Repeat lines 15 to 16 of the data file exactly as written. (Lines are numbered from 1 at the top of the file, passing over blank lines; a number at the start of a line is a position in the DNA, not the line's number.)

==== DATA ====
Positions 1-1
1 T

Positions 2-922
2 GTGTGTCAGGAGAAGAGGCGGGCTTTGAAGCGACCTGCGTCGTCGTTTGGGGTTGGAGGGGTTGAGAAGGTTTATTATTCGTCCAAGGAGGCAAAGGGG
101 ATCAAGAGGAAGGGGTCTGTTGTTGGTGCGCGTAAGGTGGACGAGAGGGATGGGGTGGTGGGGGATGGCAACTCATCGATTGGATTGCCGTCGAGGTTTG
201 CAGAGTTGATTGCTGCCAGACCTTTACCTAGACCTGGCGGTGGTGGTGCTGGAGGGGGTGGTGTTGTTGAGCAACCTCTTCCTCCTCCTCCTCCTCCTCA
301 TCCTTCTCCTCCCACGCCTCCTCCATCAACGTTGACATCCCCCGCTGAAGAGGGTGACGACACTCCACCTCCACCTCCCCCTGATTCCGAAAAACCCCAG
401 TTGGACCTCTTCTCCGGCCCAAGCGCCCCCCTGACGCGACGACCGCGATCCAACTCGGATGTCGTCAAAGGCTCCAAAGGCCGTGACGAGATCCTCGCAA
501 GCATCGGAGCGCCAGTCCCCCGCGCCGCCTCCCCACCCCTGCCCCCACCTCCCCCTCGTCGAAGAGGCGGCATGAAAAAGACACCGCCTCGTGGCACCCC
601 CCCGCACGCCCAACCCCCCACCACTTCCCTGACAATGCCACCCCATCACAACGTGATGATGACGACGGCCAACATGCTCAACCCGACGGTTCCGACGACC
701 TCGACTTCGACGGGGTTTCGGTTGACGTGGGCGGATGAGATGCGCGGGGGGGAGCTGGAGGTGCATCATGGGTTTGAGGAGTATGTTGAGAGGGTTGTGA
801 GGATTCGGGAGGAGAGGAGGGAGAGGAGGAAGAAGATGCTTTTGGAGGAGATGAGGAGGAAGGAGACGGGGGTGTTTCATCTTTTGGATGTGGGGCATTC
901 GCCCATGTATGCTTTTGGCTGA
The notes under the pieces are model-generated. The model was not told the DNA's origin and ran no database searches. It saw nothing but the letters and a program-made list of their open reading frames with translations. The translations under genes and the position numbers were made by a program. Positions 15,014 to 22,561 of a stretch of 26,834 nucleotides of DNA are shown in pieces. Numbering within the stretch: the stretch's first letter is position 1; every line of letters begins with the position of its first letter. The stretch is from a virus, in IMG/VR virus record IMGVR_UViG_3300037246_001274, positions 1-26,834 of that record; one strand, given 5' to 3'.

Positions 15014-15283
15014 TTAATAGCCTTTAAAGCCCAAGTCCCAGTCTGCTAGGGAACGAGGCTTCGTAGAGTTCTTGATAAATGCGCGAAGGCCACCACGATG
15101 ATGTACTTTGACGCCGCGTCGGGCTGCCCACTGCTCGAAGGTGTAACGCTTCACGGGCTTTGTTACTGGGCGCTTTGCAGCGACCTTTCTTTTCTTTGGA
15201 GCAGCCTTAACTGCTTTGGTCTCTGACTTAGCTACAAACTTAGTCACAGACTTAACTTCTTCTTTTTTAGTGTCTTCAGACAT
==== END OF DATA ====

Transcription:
Positions 15014-15283
15014 TTAATAGCCTTTAAAGCCCAAGTCCCAGTCTGCTAGGGAACGAGGCTTCGTAGAGTTCTTGATAAATGCGCGAAGGCCACCACGATG